Replicative helicases work closely with the replicative DNA polymerases to ensure that the genomic DNA is copied in a timely and error free manner. In the replisomes of prokaryotes, mitochondria, and eukaryotes, the helicase and DNA polymerase enzymes are functionally and physically coupled at the leading strand replication fork and rely on each other for optimal DNA strand separation and synthesis activities. In this review, we describe pre-steady state kinetic methods to quantify the base pair unwinding-synthesis rate constant, a fundamental parameter to understand how the helicase and polymerase help each other during leading strand replication. We describe a robust method to measure the chemical step size of the helicase-polymerase complex that determines how the two motors are energetically coupled while tracking along the DNA. The 2-aminopurine fluorescence-based method provide structural information on the leading strand helicase-polymerase complex, such as the distance between the two enzymes, their relative positions at the replication fork, and their roles in fork junction melting. The combined information garnered from these methods informs on the mutual dependencies between the helicase and DNA polymerase enzymes, their stepping mechanism, and their individual functions at the replication fork during leading strand replication.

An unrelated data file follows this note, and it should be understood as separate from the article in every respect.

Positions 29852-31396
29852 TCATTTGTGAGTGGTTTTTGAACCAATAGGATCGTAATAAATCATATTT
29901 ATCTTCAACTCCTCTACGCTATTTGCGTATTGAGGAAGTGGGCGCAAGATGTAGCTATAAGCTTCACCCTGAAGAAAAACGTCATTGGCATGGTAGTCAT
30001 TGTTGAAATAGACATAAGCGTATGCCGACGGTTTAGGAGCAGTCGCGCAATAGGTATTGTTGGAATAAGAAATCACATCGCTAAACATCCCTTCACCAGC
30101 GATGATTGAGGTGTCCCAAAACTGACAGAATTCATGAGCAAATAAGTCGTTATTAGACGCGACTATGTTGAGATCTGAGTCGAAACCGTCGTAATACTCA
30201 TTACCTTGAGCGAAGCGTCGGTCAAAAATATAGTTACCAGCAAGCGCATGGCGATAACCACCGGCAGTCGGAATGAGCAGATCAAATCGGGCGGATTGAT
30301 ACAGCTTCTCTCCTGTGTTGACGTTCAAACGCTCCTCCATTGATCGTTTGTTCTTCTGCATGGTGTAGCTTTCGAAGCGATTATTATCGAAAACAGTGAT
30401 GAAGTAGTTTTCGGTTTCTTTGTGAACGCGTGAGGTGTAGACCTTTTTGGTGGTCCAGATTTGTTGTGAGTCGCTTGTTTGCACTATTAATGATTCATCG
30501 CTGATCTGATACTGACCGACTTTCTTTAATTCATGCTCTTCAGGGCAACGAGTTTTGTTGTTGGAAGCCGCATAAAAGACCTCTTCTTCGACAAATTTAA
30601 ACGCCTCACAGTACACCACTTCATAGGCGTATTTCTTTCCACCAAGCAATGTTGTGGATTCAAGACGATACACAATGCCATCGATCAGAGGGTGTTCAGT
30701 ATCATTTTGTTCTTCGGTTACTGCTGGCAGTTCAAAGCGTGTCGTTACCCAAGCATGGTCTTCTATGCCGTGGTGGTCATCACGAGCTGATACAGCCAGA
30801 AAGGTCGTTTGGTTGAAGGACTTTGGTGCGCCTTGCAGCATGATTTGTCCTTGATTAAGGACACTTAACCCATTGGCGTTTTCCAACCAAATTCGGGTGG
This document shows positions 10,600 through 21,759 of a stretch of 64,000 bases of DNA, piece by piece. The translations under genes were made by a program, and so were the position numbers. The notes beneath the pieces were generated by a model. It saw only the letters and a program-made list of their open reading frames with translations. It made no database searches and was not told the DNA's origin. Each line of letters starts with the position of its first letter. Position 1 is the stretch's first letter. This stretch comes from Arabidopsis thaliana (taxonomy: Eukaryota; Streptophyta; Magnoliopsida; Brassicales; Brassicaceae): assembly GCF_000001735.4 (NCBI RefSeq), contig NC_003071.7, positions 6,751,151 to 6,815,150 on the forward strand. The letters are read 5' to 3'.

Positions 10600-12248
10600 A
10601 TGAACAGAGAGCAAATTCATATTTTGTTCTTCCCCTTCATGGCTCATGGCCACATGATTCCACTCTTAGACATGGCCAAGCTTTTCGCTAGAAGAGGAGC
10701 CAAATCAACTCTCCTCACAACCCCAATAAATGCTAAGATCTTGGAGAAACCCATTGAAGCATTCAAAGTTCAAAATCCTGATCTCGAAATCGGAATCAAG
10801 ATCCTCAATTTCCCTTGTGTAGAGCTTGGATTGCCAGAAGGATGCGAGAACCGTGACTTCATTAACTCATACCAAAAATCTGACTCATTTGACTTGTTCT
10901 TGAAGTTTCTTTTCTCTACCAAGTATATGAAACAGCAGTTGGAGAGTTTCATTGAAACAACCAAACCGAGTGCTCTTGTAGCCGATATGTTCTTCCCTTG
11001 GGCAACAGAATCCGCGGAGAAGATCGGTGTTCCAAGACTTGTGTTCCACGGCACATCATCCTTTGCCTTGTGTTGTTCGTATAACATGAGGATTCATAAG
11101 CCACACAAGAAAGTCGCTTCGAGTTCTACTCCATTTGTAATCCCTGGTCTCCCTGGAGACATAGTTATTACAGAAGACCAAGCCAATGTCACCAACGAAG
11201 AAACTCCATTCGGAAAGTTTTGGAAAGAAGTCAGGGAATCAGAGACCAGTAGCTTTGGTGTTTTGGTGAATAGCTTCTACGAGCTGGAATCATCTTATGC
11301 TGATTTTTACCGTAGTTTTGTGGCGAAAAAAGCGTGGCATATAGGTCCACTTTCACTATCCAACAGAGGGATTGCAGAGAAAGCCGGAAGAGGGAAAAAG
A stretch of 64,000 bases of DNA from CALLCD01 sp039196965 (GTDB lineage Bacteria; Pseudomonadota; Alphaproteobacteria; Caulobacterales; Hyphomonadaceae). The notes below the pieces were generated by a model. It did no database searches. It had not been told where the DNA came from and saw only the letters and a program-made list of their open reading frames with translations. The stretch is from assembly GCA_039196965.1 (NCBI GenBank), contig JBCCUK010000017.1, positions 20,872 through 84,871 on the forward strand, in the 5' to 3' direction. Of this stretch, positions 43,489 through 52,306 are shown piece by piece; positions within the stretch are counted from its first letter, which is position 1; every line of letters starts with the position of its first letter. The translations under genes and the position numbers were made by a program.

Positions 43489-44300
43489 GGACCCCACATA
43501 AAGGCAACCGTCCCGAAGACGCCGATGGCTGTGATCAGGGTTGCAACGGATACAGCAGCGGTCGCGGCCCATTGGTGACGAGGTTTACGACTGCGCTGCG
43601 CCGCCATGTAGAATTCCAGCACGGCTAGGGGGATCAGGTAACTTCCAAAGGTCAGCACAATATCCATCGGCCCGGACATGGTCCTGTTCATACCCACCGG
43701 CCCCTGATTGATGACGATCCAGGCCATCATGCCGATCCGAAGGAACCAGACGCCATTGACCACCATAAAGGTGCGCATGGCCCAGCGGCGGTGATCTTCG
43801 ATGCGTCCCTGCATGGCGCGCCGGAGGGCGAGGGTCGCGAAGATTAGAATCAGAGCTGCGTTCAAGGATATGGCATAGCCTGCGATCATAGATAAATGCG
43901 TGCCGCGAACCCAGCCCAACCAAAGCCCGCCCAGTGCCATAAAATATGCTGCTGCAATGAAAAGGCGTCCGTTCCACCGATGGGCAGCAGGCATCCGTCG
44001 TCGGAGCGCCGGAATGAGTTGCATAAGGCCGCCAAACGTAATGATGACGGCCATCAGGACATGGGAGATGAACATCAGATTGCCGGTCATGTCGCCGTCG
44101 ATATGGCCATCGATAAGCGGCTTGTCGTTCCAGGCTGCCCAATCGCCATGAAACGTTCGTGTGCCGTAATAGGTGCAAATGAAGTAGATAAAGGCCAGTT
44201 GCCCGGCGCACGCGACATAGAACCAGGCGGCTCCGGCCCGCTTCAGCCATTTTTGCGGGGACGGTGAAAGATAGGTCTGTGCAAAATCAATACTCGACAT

Keywords: Bacteriophage T7 replication; Base pair unwinding-synthesis rate constant; Chemical step size; DNA polymerase; Mitochondrial DNA replication; Pre-steady state kinetics; Replicative helicase; Structural biology.
Copyright © 2016. Published by Elsevier Inc.